finding opportunities for cost reductions. $ million 11 US $ to AU $ 3 Brazilian real to US $ US $ to € CA $ to US $ 5 Norwegian krone to US $ 5 Source: Alcoa 6 2 . Ideally. the size and duration of such risks make it impossible to effectively hedge with financial instruments. This would also fit with best practice in forward revenue and earnings guidance: clarifying what managers can influence and what they cannot. hedging short-term structural risks can buy time for management to react with operational or strategic measures. If relevant. even better. It is surprising how few large international companies Be more transparent with investors MoF 2015 Companies today often describe their currencyCurrency risk hedging strategy Exhibit 2 of 2 in detail in their financial reports. In some cases. this disclosure could be by business segment and by currency. airlines can hedge their fuel costs. Philips. Investors are better off when companies report the past impact of currency fluctuations on their operating earnings or.01 change in exchange rate. but such a move is only effective for about 12 to 18 months. its exposure is large and stretched out over many years. such as renegotiating pricing contracts. this would be followed by an estimate of how the exchange rate would affect future revenues and operating profits. these strategies mainly address transaction or short-term structural risks and fail Exhibit 2 Alcoa reports the likely impact of currency shifts on its annual net income. Indeed. discloses key factors affecting its operating earnings. Currency Impact of 0. to provide shareholders any real insights into the type and size of long-term structural risks a company faces—or which of them it actively manages and why. for example. or relocating production. Alcoa includes estimates of the sensitivity of its net income to changes in five major exchange rates (Exhibit 2). on their operating cash flow. Unfortunately. giving airlines time to cut costs or raise prices to respond to fuel-price changes. And they often focus on the accounting impact of currency risk and their efforts to mitigate it rather than the impact on cash flow. That reprieve can secure cash flows for fixed commitments.the company has made long-term investments in consumer brands and distribution channels. including currency changes. For example.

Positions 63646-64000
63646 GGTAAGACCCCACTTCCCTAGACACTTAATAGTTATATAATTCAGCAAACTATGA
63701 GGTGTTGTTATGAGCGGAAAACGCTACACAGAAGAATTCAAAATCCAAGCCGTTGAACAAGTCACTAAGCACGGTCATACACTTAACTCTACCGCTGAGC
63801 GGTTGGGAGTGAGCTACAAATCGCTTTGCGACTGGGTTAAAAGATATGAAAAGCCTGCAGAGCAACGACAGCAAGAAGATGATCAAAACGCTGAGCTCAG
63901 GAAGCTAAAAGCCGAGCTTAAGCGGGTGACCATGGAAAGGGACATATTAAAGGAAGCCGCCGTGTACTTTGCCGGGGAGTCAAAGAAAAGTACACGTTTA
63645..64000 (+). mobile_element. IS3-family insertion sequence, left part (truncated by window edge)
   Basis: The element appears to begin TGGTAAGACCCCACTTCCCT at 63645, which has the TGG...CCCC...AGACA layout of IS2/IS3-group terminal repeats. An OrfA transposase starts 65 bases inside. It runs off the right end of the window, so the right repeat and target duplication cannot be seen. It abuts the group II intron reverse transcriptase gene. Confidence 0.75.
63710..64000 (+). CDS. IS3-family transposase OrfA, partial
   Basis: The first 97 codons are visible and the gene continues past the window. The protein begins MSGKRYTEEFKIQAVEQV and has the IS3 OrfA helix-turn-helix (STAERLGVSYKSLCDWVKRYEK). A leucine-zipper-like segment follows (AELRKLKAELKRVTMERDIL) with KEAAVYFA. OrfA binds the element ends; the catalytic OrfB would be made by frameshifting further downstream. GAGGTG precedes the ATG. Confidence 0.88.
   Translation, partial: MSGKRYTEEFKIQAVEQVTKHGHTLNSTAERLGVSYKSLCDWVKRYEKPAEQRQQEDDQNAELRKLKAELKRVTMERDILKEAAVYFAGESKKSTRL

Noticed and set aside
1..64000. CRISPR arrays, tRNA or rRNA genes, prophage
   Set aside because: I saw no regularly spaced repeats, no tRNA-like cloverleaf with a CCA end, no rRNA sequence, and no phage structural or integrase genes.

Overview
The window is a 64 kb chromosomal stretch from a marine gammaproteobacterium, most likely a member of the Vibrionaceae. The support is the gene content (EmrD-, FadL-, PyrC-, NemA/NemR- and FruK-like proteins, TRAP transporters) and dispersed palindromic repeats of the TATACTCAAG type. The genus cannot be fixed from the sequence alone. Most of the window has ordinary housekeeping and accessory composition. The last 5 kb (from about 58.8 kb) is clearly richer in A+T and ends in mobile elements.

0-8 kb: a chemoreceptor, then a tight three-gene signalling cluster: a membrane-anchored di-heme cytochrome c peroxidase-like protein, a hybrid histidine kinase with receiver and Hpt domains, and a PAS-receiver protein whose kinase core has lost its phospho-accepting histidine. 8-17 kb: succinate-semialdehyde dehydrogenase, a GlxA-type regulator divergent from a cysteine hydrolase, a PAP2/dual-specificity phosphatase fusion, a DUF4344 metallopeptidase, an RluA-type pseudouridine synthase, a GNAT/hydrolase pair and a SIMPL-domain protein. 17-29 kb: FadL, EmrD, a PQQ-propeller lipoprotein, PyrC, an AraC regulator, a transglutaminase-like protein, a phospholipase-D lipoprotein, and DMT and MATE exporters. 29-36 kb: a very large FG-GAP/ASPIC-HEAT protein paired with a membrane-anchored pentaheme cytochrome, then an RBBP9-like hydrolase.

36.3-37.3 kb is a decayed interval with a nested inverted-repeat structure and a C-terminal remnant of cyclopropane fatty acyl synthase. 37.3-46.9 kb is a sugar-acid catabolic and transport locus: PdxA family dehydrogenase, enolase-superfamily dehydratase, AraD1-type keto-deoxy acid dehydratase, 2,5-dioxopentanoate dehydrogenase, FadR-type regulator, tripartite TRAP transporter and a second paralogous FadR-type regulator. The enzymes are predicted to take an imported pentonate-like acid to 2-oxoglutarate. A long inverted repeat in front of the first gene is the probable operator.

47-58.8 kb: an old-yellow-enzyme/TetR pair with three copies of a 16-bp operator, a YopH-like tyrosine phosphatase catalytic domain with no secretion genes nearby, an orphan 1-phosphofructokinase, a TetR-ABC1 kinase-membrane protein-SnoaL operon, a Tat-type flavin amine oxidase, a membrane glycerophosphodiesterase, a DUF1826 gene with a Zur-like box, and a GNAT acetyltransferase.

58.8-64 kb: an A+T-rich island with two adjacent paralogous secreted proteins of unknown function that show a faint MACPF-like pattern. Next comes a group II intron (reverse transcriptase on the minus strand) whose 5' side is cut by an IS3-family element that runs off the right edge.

Taylor. as financial expenses tend to be a small fraction of the total cost base). 7 Sometimes. Tim Koller is a principal in the New York office. which equals the difference between the cash-flow decrease in dollars (28 percent) and euros (32 percent). 135–58. structural risks are more subtle. where Werner Rehm is a master expert. Number 4. Graham. chapter 23. for example. 5 At unchanged US dollar prices and volumes. see Alan M. 4 O f course. 1996 Number 1. For information on the impact of currency fluctuations on value creation. for example. “Are you managing the right FX risk?. Piet Sercu. for example. in Risk Management and Derivatives. 13 For an example. and David Wessels.explain their key assumptions underlying forward guidance—an easy way to discuss risks and uncertainties with shareholders. and Koller. “The purchasing power parity debate. or scenario-analysis tools. 6 Empirical research indicates that deviations in purchasing power tend to be reduced by 50 percent over an average of two to three years. to hedge them. Volume 18. 2004. first edition. the company would in fact be exposed to “self-inflicted” structural risk by mismatching its operating and financing cash flows. For example. if any. René M. first edition. Cincinnati. Note that the pure portfolio risk only decreases cash flow by an additional 5 percent. cash flow at risk.” McKinsey Quarterly. 2 This is also the case if no cash is repatriated back to the home country. 10 For an overview of objectives for risk management. All rights reserved. see Coppé. In today’s global markets. Tim Koller. NJ: Princeton University Press. Managers would do well to take a holistic approach that focuses on the effect on cash flows rather than earnings and to be aware of the limitations of financial instruments. Alternatively. 8 Similarly. The book can be ordered at wileyvaluation. 7 . see Marc Goedhart. Princeton. arranging local funding of foreign operations will mitigate structural exposure (although the impact is usually limited. chapter 19.com. 9 Note that purchasing-power parity does not help in reducing transaction risk: even if prices would completely adapt to moving exchanges rates. in Valuation: Measuring and Managing the Value of Companies. stochastic simulation.” Journal of Economic Perspectives. in International Finance: Theory into Practice. pp. 3 We assume that all financing of foreign operations is in that foreign currency. it could be exposed to currency risk even if it sold only in the eurozone but with UK competitors producing in British pounds. but not all of them are risks they can or should try to manage. Taylor and Mark P. Stulz. many product prices are set by global competition. “Are you managing the right FX risk?” 1 Including. NJ: John Wiley & Sons. OH: South-Western College/West. a company with large foreign operations could face financial distress from currency changes if it had very high leverage in its domestic currency. Hoboken. aeaweb. chapter 3. Companies are susceptible to a range of currency risks.  Copyright © 2015 McKinsey & Company. 2009. They should also be more transparent with investors about what risks they face and their efforts. 11 See. August 2015. Michael Graham. and Tim Koller. 12 Bruno Coppé. there are transactions for which companies have already fixed prices/terms. sixth edition. our German brewer would have far more limited US dollar exposure if all its competitors in the United States would be producing in the eurozone as well. Marc Goedhart is a senior expert in McKinsey’s Amsterdam office. In that case. see. 2002.org.